We know we’re going to throw a lot more money at the problem, why not do it in a way which helps all classes and achieves the same result? All we have to do is let people start collecting social security three years early. At $2,500 / month x 36 months = $90,000 and so for $2T we could move 22 million people out of the workforce. Instant labor shortage which would essentially eliminate unemployment and increase wages across the board. The velocity of money would increase dramatically, which is good for general economic activity. And, a decent percentage of folks would be fairly high up the corporate ladder, this would generate a lot of movement up the ranks (meaning additional pay increases).

    Employment problem solved, economy jump started, and better optics – no Uncle Sam giving tax money to the wealthy.

    • Agree: Ann Nonny Mouse
    • Replies: @restless94110
  17. Around where I live, a close-in suburb of Boston, the majority of rental units are owned by working class and middle class landlords. Many of these, like their tenants, are out of the jobs on which they primarily relied. For these small landlords rental income is often a necessary supplement to wages or goes almost entirely to expenses related to the rental property, e.g., mortgage payments, taxes and property maintenance. This report suggests that a similar situation exists across the country https://www.census.gov/prod/1/statbrief/sb96_01.pdf

    These small property owners, the vast majority of all landlords, are the ones that would suffer most from the policy Mr. Rall proposes. They lack the resources to evict non-paying tenants. They will end losing their properties to mortgage and tax foreclosures or see them lose value as maintenance is put off. The result will be a further massive transfer of wealth from the working class and middle class to our vile establishment.

    Meanwhile the corporate owners with large holdings of high-end rental units and rapacious slum lords will do just fine. The former will have enough employed, upper class renters to weather the storm. The latter have long practice in getting rid of annoying tenants while still squeezing out obscene profits from their death traps. These scum will be unaffected by Mr. Rall’s proposal.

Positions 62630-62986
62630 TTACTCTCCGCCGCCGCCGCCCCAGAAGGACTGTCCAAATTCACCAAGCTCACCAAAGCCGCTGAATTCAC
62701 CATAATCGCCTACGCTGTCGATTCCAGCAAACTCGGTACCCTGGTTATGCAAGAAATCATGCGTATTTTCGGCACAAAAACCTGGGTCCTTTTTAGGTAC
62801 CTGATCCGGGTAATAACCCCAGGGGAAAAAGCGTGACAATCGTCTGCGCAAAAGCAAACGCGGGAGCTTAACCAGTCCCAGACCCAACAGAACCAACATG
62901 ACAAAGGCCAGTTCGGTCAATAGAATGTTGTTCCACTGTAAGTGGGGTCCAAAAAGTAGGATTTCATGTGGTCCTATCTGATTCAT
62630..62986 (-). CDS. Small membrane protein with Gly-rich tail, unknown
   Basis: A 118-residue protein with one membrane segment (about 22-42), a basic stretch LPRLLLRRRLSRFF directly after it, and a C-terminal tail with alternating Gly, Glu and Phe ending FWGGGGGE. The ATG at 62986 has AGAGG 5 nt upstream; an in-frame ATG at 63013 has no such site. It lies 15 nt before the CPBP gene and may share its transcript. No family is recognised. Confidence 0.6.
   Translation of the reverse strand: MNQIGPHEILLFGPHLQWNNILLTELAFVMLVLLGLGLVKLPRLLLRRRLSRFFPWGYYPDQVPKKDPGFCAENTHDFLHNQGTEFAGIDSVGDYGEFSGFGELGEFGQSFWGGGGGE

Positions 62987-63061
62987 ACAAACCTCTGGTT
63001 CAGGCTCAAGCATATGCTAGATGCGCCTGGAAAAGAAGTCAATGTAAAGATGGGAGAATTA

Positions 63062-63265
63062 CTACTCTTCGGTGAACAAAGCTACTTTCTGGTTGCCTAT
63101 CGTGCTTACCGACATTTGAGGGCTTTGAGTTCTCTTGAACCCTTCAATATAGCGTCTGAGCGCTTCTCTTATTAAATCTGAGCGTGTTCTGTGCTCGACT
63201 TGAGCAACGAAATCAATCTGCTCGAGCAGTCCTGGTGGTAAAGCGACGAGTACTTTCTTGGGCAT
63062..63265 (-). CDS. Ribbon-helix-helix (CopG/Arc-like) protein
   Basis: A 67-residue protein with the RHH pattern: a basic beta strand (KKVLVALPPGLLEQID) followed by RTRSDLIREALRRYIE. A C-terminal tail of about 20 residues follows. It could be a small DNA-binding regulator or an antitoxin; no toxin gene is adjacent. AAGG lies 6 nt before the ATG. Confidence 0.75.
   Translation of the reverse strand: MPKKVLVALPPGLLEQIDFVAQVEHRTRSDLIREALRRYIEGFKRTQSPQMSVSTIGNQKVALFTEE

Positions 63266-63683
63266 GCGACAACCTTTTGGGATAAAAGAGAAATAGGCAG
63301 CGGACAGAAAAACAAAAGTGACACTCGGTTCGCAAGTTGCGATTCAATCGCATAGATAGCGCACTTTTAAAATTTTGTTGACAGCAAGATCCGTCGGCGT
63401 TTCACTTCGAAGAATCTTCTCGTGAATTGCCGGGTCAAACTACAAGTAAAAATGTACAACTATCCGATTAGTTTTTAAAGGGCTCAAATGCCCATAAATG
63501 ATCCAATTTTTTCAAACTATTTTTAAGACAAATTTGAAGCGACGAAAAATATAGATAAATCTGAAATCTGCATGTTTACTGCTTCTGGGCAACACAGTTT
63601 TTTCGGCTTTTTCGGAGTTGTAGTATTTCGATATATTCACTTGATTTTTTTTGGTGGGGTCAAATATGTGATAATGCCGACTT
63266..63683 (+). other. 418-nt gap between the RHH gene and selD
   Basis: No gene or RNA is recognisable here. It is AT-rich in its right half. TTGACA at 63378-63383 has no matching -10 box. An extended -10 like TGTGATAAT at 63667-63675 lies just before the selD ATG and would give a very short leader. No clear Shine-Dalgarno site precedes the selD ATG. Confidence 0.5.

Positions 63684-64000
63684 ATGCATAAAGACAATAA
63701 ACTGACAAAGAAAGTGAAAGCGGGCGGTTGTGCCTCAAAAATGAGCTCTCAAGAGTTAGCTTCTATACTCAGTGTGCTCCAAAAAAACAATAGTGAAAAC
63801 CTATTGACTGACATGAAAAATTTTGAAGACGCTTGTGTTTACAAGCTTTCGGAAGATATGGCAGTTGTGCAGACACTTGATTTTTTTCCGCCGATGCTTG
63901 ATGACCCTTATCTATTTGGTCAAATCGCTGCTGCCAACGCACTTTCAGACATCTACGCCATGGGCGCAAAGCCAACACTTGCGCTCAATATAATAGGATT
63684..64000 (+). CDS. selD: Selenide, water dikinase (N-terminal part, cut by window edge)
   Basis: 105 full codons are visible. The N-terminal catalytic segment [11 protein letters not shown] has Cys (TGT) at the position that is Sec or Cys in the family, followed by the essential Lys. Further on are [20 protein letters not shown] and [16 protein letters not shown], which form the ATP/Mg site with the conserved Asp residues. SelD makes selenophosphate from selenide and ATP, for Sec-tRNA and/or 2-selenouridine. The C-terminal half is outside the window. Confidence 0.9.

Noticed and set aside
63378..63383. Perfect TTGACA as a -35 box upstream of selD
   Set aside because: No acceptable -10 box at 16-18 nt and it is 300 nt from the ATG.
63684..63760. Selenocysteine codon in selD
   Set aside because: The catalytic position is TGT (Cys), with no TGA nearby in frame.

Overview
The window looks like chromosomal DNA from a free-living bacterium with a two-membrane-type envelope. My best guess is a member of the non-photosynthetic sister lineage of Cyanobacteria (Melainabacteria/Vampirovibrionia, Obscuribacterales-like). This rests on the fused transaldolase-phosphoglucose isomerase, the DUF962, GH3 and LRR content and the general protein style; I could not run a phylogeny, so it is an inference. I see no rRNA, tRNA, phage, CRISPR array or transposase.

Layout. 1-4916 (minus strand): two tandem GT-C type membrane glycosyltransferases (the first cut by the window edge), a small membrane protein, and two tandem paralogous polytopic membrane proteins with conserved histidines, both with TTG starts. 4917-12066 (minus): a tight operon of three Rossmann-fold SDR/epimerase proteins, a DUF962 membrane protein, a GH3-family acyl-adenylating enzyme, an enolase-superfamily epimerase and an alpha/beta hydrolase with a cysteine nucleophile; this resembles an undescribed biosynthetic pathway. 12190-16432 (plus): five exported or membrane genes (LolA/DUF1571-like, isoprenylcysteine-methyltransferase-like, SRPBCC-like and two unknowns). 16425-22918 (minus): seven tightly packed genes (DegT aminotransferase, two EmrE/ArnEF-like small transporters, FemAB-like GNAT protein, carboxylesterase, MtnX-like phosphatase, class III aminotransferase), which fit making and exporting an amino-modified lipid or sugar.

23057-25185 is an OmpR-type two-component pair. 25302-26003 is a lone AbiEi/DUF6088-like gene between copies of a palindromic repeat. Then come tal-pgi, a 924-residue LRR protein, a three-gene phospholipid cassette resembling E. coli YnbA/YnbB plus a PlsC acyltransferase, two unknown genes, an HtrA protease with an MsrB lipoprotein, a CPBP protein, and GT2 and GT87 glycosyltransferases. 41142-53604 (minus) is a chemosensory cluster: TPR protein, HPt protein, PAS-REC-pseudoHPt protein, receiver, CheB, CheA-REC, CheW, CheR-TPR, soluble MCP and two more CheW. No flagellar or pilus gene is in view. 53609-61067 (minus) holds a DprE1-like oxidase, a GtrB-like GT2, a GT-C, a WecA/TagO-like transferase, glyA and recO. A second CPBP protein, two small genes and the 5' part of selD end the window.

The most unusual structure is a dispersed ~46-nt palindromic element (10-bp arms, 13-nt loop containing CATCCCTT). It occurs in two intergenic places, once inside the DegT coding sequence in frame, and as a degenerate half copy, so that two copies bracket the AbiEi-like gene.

The obvious solution is to provide those low and middle income persons most hurt by the current crisis an interim guaranteed income with which they can pay for the immediate necessities of life including shelter (rent or tax and mortgage payments), food, clothing, and transportation).

  18. Ko says:

    RECALL THE BULLSHIT bot parties pretended to care so much for “the people” and sent out 1200 checks with assurances it would be monthly to help people through the worst of the worst.

    Yeah, they care about everyone.

  19. @Jmaie

    This is an excellent addendum to what I said. It’s perfectly true. The velocity of money needs to be increased and people not banks need to get the money. This is what many thought Obama would do/should hvve done in 2008. It’s what we hoped Trump would do/should do now.

    I’br said a few time that all Trump has to do is steal some thunder from the left by writing off all student loans (many of them are from the Federal government anyway), institute Medicare for All, bring the troops home, and he and Republicans who support him would be voted in for the next 50 years.

    He could also easily replace Federal Reserve Notes with Treasury Notes thus cutting the legs off the Fed Reserve, as icing on the cake. He’d be looked at as the greatest president in US history and the country would be restored.

    You have to put much of the blame for the current unrest on a lot of young people with nothing to do and lots of debt and no real future. America: Change it or Lose it.

  20. @restless94110

    No, property tax is all that should be left standing, as was suggested by Michael Hudson and was in vogue in the late 1800s. No income tax. Just property tax. And on phony depreciation of property. Property doesn’t depreciate yet an owner gets to take depreciation and pay less taxes.

    You are an idiot. Property taxes do not go down. In most states they are re-accessed every five years and anytime the property is sold. It is a never ending ratchet to higher taxes. Anything you do to your property, you pay more taxes for it. Pave your driveway, you pay higher property taxes. Build a wheelchair ramp for a disabled family member, you pay more property taxes.

    Property taxes are the most immoral of taxes. A person should not be taxed for having a roof over their head.

    • Replies: @restless94110
  21. @Chris Mallory

    Hey idiot. Property taxes do go down when property value goes down. Think the real estate asset bubble will never pop?

    As I said in my first post, when you make money available to the people, and tax property, those hoarding property choose to sell it and prices begin to come down.

    Tax on property sitting there doing nothing is not immoral. What’s immoral is outrageous costs of housing in the United States, propped up by low property taxes and money hoarding by banks and finance.

    It will be time for you to sell some of your holdings before housing prices take a well-deserved and long-overdue dive. Think good thoughts: you won’t have to pay so much tax.